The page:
Home Local News Sale price variation of pre-conditioned cattle in northeast Texas Cooperator: Northeast Texas Beef Improvement Association by Dr. Mario A. Villarino, County Extension Agent for Agriculture and Natural Resources

Sale price variation of pre-conditioned cattle in northeast Texas Cooperator: Northeast Texas Beef Improvement Association by Dr. Mario A. Villarino, County Extension Agent for Agriculture and Natural Resources

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Figure 1: Average sale prices averages (USD) of pre-conditioned cattle by year and month.

 

Summary

This applied research investigation compared yearly pre-conditioned cattle sale prices during five consecutive years. The results indicated a significant difference between beef prices of preconditioned cattle during 2020 when compared with all other previous years (2016-2019).    

Objective

The objective of this applied research was to identify the impact of year seasonality in sale- price variation according to year of sale of similar pre-conditioned cattle sold in comingled cattle auction format in Hopkins County.     

  

Materials and Methods

A total of 153,271 pre-conditioned cattle where comingled, sorted in groups and sold to the highest bidder in an auction format setting in six bi-monthly sales during four consecutive years. Average sales prices (net) were compared by year using statistical analysis (ANOVA and Tukey HSD) in a personal computer.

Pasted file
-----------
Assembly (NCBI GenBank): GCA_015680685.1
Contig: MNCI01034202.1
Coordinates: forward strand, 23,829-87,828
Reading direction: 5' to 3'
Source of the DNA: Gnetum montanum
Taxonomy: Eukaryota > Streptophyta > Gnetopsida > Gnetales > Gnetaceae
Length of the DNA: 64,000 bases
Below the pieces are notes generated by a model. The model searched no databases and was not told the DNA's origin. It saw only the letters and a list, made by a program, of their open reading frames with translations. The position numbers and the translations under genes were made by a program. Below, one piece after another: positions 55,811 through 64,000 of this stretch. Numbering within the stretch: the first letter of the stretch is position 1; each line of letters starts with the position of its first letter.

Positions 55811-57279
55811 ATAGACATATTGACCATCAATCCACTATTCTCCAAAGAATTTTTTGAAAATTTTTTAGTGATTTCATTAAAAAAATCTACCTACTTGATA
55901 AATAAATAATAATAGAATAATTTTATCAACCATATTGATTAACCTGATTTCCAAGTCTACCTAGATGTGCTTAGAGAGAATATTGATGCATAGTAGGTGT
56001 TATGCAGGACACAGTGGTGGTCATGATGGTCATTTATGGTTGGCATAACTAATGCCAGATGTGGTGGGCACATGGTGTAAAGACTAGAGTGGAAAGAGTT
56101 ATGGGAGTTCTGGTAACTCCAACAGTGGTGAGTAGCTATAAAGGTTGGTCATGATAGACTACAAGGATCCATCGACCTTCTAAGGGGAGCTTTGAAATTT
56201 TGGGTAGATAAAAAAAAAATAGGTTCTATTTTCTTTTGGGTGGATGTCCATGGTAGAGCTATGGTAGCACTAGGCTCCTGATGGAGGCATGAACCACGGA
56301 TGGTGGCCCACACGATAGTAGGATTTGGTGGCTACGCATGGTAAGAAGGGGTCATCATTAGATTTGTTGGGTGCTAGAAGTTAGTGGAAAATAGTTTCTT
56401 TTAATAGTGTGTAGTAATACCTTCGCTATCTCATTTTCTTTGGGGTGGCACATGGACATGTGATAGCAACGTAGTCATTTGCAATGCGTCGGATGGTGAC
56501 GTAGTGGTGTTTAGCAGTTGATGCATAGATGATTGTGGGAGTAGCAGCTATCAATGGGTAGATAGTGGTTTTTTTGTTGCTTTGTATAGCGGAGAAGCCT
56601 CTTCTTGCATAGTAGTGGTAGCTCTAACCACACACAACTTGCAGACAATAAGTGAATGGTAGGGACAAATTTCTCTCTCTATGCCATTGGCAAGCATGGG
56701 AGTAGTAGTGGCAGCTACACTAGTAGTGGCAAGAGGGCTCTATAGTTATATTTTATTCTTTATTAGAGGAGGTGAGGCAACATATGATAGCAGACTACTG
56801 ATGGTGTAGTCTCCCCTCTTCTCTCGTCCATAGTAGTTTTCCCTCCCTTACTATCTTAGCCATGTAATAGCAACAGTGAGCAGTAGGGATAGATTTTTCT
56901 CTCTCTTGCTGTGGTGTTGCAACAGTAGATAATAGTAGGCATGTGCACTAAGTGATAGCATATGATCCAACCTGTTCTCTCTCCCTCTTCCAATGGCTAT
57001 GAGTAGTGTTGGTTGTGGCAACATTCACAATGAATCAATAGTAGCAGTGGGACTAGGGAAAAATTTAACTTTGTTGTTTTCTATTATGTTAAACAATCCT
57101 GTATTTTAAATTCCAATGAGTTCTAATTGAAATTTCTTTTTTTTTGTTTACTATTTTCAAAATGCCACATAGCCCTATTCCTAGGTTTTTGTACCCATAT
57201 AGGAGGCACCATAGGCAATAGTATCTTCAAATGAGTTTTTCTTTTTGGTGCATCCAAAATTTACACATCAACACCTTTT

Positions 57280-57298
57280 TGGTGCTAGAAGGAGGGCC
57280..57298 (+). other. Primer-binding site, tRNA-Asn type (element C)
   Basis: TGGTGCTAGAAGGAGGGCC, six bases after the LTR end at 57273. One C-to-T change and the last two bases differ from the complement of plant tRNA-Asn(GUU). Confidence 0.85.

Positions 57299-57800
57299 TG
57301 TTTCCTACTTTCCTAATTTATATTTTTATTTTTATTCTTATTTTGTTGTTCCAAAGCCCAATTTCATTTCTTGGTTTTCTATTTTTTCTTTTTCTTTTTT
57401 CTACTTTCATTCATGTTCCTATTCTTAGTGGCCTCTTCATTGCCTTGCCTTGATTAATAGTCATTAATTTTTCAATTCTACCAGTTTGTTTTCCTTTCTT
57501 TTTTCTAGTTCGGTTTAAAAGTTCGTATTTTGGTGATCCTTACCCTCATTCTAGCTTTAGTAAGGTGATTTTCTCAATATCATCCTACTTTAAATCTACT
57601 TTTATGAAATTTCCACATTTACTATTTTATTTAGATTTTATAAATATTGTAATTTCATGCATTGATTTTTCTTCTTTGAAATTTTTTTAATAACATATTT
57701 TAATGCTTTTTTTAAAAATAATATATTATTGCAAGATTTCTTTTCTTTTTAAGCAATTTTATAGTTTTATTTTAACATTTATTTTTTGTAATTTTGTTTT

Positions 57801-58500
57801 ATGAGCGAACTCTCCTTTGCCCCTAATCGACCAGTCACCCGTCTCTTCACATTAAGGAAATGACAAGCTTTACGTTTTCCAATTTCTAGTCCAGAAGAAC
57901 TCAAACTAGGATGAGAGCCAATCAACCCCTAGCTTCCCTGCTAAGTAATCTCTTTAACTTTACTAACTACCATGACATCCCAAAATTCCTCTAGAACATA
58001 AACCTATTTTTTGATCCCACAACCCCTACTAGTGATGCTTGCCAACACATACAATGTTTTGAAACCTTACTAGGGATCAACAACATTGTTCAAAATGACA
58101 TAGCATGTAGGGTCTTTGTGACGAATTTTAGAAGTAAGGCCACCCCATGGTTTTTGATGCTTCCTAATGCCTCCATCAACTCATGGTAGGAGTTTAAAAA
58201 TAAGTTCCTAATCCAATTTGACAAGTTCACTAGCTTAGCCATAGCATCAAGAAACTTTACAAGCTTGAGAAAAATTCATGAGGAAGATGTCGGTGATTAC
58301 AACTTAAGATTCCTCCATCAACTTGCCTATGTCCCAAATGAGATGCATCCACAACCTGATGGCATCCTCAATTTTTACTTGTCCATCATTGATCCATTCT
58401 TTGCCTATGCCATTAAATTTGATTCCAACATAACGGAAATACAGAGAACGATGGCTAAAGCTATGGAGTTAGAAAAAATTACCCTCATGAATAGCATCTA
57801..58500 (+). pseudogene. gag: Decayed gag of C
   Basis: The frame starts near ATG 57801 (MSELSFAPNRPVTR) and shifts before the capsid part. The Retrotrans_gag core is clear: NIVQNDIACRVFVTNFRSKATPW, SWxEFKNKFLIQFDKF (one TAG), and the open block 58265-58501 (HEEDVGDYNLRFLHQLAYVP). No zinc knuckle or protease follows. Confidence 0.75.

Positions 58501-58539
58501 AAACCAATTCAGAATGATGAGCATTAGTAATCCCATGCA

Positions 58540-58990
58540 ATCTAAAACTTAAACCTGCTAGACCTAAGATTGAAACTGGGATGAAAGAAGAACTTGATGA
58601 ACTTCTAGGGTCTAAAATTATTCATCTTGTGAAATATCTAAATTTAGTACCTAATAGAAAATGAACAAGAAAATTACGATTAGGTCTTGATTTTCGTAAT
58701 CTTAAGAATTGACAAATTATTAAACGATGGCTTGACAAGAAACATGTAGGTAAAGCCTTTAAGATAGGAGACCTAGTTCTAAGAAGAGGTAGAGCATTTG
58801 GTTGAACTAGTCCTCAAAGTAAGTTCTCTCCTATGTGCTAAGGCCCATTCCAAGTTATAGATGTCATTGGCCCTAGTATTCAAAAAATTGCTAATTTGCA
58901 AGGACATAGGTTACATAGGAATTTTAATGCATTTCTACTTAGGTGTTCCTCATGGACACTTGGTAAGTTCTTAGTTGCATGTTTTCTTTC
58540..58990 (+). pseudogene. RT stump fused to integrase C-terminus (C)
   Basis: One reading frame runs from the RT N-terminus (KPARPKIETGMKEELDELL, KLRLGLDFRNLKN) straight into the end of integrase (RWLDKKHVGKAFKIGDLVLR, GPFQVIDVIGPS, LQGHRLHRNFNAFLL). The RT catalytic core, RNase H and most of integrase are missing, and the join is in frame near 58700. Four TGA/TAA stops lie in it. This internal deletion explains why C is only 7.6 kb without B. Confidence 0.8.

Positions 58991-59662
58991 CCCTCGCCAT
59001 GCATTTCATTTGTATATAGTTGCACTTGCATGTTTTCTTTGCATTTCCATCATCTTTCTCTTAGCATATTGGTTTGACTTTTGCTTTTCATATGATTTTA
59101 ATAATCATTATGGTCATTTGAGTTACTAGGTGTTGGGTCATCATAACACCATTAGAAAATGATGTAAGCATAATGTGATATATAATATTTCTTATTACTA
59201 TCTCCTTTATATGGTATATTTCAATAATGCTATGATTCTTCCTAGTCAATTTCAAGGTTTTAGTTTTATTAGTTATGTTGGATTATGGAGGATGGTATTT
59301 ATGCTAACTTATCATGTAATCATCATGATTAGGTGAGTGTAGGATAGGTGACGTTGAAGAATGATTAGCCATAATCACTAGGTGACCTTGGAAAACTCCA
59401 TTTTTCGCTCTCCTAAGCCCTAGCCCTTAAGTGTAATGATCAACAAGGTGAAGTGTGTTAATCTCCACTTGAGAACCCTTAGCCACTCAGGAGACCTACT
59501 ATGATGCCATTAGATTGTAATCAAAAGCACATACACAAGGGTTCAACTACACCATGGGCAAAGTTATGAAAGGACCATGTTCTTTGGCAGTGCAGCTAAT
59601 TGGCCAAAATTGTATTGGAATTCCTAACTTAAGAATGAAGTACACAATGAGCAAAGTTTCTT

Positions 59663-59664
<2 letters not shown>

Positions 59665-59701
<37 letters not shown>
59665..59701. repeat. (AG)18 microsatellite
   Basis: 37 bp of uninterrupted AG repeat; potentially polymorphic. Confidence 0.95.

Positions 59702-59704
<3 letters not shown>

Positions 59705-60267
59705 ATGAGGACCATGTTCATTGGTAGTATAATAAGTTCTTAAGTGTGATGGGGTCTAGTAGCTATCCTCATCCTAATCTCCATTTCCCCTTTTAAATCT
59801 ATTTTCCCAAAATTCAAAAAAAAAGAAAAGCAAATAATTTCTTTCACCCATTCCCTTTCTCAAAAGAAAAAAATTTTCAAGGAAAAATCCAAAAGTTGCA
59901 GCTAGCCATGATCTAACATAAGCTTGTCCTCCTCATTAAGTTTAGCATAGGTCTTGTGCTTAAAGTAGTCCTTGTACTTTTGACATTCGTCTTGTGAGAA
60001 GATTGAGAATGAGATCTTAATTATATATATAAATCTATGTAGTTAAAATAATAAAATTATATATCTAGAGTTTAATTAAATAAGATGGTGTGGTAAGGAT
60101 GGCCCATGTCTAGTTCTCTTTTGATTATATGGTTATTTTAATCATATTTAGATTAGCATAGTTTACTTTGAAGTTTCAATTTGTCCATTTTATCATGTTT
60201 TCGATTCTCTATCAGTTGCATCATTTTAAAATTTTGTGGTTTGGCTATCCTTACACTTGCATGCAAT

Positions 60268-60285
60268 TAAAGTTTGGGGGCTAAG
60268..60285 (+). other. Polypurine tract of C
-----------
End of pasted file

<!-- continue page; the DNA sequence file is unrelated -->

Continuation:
Results and Discussion

The cattle numbers pre-conditioned and sold during NETBIO sales were as follows: for the year 2016: 34, 889 head of cattle; for the year 2017: 42,270 head of cattle; for the year 2018: 46,597  for year 2019: 44,905 and for year 2020: 36,010 . All cattle were sold in pre-conditioning sales during the months of January, March, May, July, September and November of corresponding year. Average prices per head per month of sale are reflected in Figure 1.

In the 1990s, Extension Specialists at Texas A&M University developed a set of standardized calf health management protocols to guide producers in adding value to calves. Since weaning and shipping are both stressful events in a calf’s life, the time lapse between weaning and shipping is important. By separating these stressors, the immunosuppressive impacts of each event are not combined, which reduces overall stress. Therefore, separating weaning and shipping, when combined with a sound vaccination protocol, further enhances the value of calves and is rewarded in the marketplace.  To seize economic benefit of pre-conditioning programs, a partnership between Texas A&M AgriLife Extension- Hopkins County, a group of organized beef producers and the Sulphur Springs Livestock Auction created the Northeast Texas beef Improvement Organization (NETBIO) and implemented periodical preconditioned cattle auctions. After 18 years of yearly sales, and because commissioned cattle numbers surpassed handling capacity of auction barn, bi-monthly sales were implemented in 2016.  During early 2020 the negative impact of COVID-19 on the March sale (March 2020 vs March 2019) was -$131.03 per head (average) or -$ 484,548.94 (all cattle ticketed sales). Average sale prices improved as the year continued to reach expected sale prices in November Sale.                                      

Acknowledgements

The Texas A&M AgriLife Extension Service in Hopkins County will like to recognize the support of NETBIO during the development of this investigation.

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